Home for Christmas, Again

She told the story every year with a warm smile on her face.  Sometimes her eyes got a little bit misty.

“It was 1943, and the War was on, and your father was in the Navy, on a ship somewhere in the Pacific.  We never knew where he was.  Like all the other boys I knew, he was in danger every day.  We lived for the mail, we were terrified of unfamiliar visitors in uniform.  A telegram sent us into a panic.  And ‘I’ll be home for Christmas’ had just been recorded by Bing Crosby.  It was Number One on the Hit Parade.”

That’s how Mom started the story every time.

Of course I’ll Be Home For Christmas was Number One that year.  Everyone, or just about, was hoping that someone they loved would, in fact, be home for Christmas.  That all the boys would be home for good.  But all too many people were disappointed.  I doubt there were many dry eyes when that song came on the radio that year or for the next few.

Mom and Dad got engaged right around Pearl Harbor Day, but the War lengthened their courtship significantly because Dad enlisted shortly after the attack.  It was to be a long war, and a long engagement.  But Mom was in love with her handsome man.  If possible, I think that Dad was even more so.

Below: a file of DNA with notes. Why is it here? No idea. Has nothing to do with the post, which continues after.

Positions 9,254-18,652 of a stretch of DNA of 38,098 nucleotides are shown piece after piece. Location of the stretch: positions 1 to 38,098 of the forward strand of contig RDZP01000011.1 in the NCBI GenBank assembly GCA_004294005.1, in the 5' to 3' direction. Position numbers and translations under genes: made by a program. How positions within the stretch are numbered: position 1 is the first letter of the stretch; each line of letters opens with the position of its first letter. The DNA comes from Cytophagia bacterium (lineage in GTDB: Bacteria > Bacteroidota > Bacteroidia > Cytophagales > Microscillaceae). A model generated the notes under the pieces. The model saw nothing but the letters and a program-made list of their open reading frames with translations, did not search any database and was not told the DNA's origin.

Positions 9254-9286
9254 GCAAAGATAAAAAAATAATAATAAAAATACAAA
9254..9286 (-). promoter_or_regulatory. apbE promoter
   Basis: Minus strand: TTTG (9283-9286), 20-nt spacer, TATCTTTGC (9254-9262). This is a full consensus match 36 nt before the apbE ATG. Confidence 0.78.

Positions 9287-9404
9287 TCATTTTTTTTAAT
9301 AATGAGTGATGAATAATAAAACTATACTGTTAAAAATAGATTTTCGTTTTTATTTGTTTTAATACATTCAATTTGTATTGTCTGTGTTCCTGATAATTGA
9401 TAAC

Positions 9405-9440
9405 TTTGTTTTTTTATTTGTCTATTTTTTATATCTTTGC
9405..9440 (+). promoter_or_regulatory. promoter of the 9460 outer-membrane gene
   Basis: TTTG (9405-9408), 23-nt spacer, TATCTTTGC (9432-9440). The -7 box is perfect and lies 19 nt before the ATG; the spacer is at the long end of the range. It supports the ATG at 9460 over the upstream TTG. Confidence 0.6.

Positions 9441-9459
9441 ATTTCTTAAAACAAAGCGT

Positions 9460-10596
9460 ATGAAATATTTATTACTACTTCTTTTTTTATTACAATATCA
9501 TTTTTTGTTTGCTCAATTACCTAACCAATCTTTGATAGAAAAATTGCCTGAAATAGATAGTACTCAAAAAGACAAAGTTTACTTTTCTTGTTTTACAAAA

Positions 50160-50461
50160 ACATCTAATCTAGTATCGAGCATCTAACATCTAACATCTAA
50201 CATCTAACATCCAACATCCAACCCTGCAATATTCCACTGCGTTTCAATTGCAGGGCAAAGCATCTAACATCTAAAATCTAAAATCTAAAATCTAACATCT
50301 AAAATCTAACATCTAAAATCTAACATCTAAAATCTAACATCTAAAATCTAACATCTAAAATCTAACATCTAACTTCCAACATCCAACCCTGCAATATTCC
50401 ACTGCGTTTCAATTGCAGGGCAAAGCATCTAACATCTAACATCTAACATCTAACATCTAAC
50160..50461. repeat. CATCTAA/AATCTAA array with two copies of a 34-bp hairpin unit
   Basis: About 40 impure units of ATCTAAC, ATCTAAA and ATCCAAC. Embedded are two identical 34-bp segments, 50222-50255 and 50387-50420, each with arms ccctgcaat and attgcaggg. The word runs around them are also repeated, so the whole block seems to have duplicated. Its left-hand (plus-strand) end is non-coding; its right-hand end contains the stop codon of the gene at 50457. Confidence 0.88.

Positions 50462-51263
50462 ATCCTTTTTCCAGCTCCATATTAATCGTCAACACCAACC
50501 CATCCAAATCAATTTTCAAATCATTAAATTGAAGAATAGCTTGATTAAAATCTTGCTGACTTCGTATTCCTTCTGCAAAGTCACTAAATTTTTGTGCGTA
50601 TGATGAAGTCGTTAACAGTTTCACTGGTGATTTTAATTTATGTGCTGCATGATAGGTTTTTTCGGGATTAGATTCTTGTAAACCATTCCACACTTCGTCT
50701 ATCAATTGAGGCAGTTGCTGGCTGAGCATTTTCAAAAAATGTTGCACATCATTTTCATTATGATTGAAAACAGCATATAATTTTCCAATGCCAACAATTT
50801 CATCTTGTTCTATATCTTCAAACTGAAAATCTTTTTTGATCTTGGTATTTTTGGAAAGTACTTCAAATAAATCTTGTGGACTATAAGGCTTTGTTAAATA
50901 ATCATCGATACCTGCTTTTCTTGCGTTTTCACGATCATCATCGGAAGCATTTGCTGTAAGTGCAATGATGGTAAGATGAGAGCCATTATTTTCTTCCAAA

Mom, Circa 1943
Mom, Circa 1943

My Dad was drop-dead gorgeous, and I have heard that in his single days, he was a bit of a ladies’ man.  Every girl in town, it seemed, had a crush on Dad.

Dad, Circa 1943
Dad, Circa 1943

In fact, my Aunt Sally once told me that she had been manning a booth at a church bizarre one Saturday in about 1995, when an elderly woman came up to talk to her.

“Are you Freddie E’s sister?” the woman asked Aunt Sal.

“Yes I am.  Do you know my brother?” Aunt Sal responded.

“I did,she sighed.  “I haven’t seen him since we graduated from high school in 1935.  Sixty years ago.  He was,” she stopped to think of just the right word, “… He was dream-my.”

“He still is,” Sally quipped.

One day not long after after Mom had passed, Dad and I were looking at some pictures I hadn’t seen before.

“Dad,” I told him with wonder looking at a particularly good shot, “You should have gone to Hollywood.  You’d have been a star.”

“Nah,” Dad said.  “Mom would never have gone with me.  And once the war was over, well, I wasn’t going anywhere else without her.”

Dad circa 1935
Dad circa 1935

Dad never quite got over feeling lucky that he had Mom.  And he never stopped loving her.